Work has begun on France’s first "Alzheimer's village” where patients will be given free rein without medication in a purpose-built medieval-style citadel designed to increase their freedom and reduce anxiety.
Residents of the village in Dax, southwestern France, will be able to shop in a small supermarket, go to the hairdressers, local brasserie, library, gym and even a little farm.
They will live in small shared houses designed to reflect their personal tastes and in four districts reminiscent of the southwestern French region between forests and the seashore.
While it may sound similar to a typical residential complex, the inhabitants are all men and women suffering from Alzheimer’s, the commonest cause of dementia. It is an irreversible, progressive brain disorder that slowly destroys memory and thinking skills and, eventually, the ability to carry out the simplest tasks.
Allowing them to live in an almost normal village helps “maintain (patients’) participation in social life,” said professor Jean-François Dartigues, neurologist at the Pellegrin university hospital in Bordeaux.
“The brain is the organ of human relations par excellence," he said.
The village is the brainchild of the late Henri Emmanuelli, a former Socialist minister and local MP who launched the project after reading about a Dutch gated model village in Weesp, Netherlands, seen as a pioneering care facility for elderly people with dementia.
Residents are confined to the village for their own safety but are allowed to move around freely inside and are watched over by plain-clothed medical staff. The staff don't treat patients, they care for residents, they say.
Some have described the set-up as reminiscent of The Truman Show, the film in which Jim Carrey plays a man living in a fake town that unbeknownst to him is a vast reality TV set.
Its proponents say that compared to traditional nursing homes, residents are more active, require less medication, and are quite simply happier.
The French version will seek scientific proof that this is the case, as young researchers will “cohabit” with the 120 residents with Alzheimer’s, along with 100 live-in carers and 120 volunteers who will stage activities.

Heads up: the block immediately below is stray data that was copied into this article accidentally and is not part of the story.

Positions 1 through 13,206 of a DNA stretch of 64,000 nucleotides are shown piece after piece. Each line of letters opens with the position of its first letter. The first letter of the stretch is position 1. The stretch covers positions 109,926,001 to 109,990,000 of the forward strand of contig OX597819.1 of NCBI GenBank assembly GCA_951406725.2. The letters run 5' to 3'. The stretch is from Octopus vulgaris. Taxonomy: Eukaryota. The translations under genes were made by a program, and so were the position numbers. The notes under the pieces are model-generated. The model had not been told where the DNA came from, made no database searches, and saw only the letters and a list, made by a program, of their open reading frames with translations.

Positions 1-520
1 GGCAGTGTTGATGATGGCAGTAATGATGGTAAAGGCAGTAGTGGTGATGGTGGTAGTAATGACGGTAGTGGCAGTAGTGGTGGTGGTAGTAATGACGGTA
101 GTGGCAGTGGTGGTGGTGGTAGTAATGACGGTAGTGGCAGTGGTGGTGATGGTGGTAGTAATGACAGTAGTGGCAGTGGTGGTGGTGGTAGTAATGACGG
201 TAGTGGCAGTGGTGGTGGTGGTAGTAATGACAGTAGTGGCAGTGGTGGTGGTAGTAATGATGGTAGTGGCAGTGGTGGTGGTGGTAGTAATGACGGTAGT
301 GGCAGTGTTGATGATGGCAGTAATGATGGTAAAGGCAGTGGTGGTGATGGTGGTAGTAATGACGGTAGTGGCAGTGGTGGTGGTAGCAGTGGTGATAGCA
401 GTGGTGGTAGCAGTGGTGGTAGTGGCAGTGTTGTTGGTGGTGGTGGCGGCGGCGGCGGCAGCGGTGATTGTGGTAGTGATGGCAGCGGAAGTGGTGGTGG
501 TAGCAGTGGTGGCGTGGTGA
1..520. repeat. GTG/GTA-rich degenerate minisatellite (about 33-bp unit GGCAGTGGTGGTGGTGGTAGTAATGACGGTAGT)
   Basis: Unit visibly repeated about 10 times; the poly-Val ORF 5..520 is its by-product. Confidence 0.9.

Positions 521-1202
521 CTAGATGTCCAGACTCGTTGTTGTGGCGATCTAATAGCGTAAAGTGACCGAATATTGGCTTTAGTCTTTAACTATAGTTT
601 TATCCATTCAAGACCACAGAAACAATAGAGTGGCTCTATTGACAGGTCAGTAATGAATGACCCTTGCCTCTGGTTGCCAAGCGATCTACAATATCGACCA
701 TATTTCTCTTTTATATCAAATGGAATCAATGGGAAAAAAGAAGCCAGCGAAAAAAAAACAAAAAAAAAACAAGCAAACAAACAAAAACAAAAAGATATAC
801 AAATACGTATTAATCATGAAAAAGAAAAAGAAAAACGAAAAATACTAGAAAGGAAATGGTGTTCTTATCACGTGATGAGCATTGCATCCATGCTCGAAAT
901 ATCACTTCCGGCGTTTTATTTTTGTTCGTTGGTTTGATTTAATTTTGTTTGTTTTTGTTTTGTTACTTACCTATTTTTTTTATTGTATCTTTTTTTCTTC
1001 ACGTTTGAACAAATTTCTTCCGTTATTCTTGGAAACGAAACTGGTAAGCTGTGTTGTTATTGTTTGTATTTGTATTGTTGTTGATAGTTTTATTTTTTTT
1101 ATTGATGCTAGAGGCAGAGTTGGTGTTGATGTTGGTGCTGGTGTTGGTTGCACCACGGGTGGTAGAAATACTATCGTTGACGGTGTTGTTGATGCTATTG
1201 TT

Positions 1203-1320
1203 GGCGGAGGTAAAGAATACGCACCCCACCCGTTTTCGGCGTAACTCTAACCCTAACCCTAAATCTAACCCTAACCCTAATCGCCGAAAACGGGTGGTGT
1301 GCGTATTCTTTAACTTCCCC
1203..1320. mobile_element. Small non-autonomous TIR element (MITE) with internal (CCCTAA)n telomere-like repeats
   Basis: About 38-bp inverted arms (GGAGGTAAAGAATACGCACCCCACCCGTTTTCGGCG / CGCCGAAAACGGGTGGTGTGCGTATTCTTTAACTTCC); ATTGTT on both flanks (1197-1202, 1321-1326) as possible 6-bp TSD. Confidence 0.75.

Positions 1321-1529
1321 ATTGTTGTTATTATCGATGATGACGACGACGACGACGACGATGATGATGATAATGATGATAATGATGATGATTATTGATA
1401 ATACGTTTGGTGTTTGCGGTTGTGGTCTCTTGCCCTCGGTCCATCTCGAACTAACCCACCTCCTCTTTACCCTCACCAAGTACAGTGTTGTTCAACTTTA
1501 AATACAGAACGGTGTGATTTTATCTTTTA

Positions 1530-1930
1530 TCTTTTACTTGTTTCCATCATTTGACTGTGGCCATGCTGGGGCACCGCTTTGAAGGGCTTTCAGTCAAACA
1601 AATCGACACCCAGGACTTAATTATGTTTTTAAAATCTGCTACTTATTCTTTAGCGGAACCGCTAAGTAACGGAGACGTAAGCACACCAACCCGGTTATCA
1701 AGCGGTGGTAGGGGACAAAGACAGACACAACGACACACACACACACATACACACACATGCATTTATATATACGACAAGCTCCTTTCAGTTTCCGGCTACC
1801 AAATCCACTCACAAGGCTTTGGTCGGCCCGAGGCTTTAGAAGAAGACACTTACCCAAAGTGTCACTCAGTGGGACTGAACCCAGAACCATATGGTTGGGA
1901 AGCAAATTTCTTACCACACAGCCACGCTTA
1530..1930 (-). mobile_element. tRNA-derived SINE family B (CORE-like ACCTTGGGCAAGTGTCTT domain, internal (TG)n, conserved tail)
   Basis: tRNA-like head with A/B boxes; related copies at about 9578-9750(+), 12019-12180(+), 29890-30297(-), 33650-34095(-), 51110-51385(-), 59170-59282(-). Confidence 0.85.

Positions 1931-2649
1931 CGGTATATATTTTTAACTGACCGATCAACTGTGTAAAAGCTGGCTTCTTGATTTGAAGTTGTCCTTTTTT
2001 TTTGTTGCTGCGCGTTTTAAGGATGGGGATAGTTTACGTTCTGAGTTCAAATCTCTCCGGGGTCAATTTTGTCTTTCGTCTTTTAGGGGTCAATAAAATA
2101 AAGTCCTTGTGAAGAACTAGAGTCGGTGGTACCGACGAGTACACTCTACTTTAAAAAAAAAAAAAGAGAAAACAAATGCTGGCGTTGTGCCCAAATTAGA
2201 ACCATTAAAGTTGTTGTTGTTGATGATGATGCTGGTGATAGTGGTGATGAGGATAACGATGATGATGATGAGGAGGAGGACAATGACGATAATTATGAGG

The researchers will conduct a comparative study with traditional nursing homes and examine “the impact of new therapeutic approaches on patients, carers and medical staff,” Prof Dartigues told Le Monde.
Rather than opting for modern architecture, the village has been designed to look like the traditional historic centre of a medieval “bastide”, or fortified town, commonplace in the Landes area, so that patients don’t feel disorientated.
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Architect Nathalie Grégoire said that secure walkways within a vast green area and "a lack of enclosures” maintained a semblance of social life while making it easy to care for the residents. Everything will be architecturally conceived to boost patients’ ease of walking, sense of direction, visual bearings and memory.
“We hope that the patients will be less constrained and anxious, happier. The same goes for the medical staff,” said Françoise Diris, president of the France Alzheimer Landes association. “Families will also be more relaxed, and feel less guilty,” she added.
Largely funded by the region, the €29 million village will cost around €7 million to run. It will only cost patients €66 per day, roughly the same as the rate for a traditional nursing home in France.
According to Le Monde, if the experimental village proves a success, it could lead to many more in France - home to around a million Alzheimer’s sufferers with the disease progressing by as many as 150,000 new cases every year.